Monday, July 30, 2012

Low GI / Gluten Free Savoury

Its been a challenge to find some gluten free snacks that are low GI.   These tasty sweet curry chickpea- balls are flavoured with garlic, and spices, make a delicious starter or afternoon snack or could even be served as an alternative to rice or potatoes with your main.  

  • ½ cup (100 g) long-grain white rice
  • 1 cup (250 ml) water
  • 1 tbsp canola oil
  • 1 small onion, finely chopped
  • 1 garlic clove, crushed
  • ½ tsp each  paprika, cumin, coriander, turmeric etc
  • Fresh coriander (optional)
  • salt and pepper
  • 1 soft ripe pear, peeled and cored (or equiv from tin)
  • 1 can chickpeas (about 400 g), drained and rinsed
  • 1 medium egg yolk
  • Gluten free bread crumbs

    Put the rice in a saucepan, add the water and bring to the boil. Cover and simmer very gently for 10–15 minutes or until the rice is tender and has absorbed all the water. Remove from the heat and leave to cool for a few minutes.

    Meanwhile, preheat the oven to 180ºC. 

    Heat the oil in a saucepan, add the onion and fry gently for about 5 minutes, stirring frequently, until soft. Stir in the garlic and spices, then cook for 2 more minutes. Remove from the heat

    Put the chickpeas and pears in a bowl and mash with a potato masher until fairly smooth, or purée in a food processor. Add the onion mixture, rice, egg yolk, and salt and pepper. Mix together well.  

Shape mixture into balls (Golf ball size).  Roll in breadcrumbs.

    Place the chickpea and rice balls on a greased baking tray, spray with cooking oil and bake for 20-30 minutes or until beginning to brown, turning them over carefully halfway through the cooking. Serve hot.

Some more ideas… *Add 1 extra egg. and combine well. Spread mixture into a lined slice tray.  In a separate bowl, combine breadcrumbs with some parmasen and finely grated butter and mix with hands until butter combined.  Add a little finely grated cheddar/tasty cheese and mix through.  Top the chickpea mixture with this and bake for 20-30 minutes until golden. Remove from oven and allow to cool for about 10min in tray before removing.   Cut into fingers or squares

Health points       Chickpeas have a very low Glycaemic Index although mashing/processing them does increase the index. This dish is nonetheless a good low-kilojoule, low-fat choice for people who have diabetes.
GI estimate low. 

Sunday, July 22, 2012

Gluten Free Blondies

This recipe has become a staple lunch box treat for the kids. I adapted it from a gluten containing recipe and found a great combo that the kids (and DH and I), all love.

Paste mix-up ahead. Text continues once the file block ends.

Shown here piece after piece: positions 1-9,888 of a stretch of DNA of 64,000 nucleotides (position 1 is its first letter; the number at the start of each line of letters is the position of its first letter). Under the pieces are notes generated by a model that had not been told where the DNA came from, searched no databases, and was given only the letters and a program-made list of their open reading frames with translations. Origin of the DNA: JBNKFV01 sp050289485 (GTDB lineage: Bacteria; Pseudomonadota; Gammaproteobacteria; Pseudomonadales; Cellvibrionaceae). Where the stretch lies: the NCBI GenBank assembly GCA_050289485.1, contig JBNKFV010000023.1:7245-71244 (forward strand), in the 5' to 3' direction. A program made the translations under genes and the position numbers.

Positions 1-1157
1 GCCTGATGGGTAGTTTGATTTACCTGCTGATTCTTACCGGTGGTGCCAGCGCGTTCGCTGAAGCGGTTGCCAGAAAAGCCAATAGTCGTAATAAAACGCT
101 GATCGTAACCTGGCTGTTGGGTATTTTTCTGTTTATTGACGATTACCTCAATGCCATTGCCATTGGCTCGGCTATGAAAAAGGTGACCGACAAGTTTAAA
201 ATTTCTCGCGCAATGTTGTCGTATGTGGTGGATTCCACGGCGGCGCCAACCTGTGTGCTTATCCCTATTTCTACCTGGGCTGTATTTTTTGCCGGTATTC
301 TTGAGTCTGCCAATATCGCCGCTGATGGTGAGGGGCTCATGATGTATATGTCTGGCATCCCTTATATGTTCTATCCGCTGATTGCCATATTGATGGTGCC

Gluten Free, (and Dairy Free if you use oil instead of butter.)
Pre-heat oven to 180C (365F)

In a bench top mixer, add
3 eggs, 
1 cup of Caster Sugar 
 1tsp Vanilla
and mix until thick and creamy

Disolve 1Tbsn Brown Sugar into about 1/2 cup of melted butter (or vegetable oil) and add this to egg cream and mix well.

In a seperate bowl mix together
3tsp baking powder (GF)
3tsp cinnamon
1tsp nutmeg
1tsp mixed spice
3cups almond meal (ground blanched almonds)
1cup shredded or dessicated coconut (optional)
Add this to the egg cream and fold in until just combined.

Pour mixture into a slice / lamington tray (8*11") and smooth out
Bake for 30 minutes
Leave in tray to cool and then cut into fingers or squares

So easy and the whole family loves it.  It can be frozen too.  We love to warm it in the microwave and have with ice-cream for dessert.


Thursday, July 19, 2012

Gluten Free Pasta

We all love pasta and going gluten free can be a bit daunting here.  Yes I know, you can buy gluten free pasta in the health isle of the supermarket and at heath shops, but I find they lack flavour and just don't taste right.   The thought of making my own pasta was a little daunting too.  It just seemed so complicated and time consuming.  I was at Aldi one day and they had a little pasta machine for $10 and I thought, maybe I should give it a go.  So I scoured the internet for recipes and spoke to my sister who put me on to a recipe from the food website.  She had made a few modifications to make it a little easier.  Here is the result.

1 cup Gluten Free Flour (orgran)
1 cup Cornflour
9 ts Xanthan Gum
6 Large Eggs
3 tbs Oil

Put it all in your bench mixer with dough hooks and let it knead it until smooth

Wrap in cling wrap and place in fridge for 2 hours.

Divide into manageable pieces.  On a floured bench, roll or press dough pieces out flat and then follow the directions on your pasta machine.  Usually you would start at the widest setting (9 on mine) and then drop it by one on each pass.  I actually feed it through twice on each setting.  I stop at about setting 4 as I find this is a good thickness and if I go much further it starts to tear.  TIP:  Keep the pasta well floured between passes to stop it sticking

Now you can decide what to make it into.  I like the Tagliatelle setting on my machine but I plan on making some ravioli next time.  You can pretty much use this recipe for fettuccine, spaghetti, lasagne, ravioli, whatever you like.

Leave it on the bench to dry for an hour or so and then cook till done.  Depending on the type of pasta it could take 7-12 minutes.  Lasagne still needs about 30minutes in the oven.  Any leftover I wrap up in freezer bags in meal size portions and freeze.  That way I have some on hand for a quick meal.

For the Ravioli filling you can use your imagination to come up with some nice combo's, Spinach and Ricotta, or a meat sauce (not a wet runny meat sauce, it needs to be a little bit firm/dry) are both good options.   My sister likes  ricotta, leek, parmasen, salt, pepper and parsley which I really must try.  Experiment with flavours, If you come up with a good one please share it with my readers by commenting below.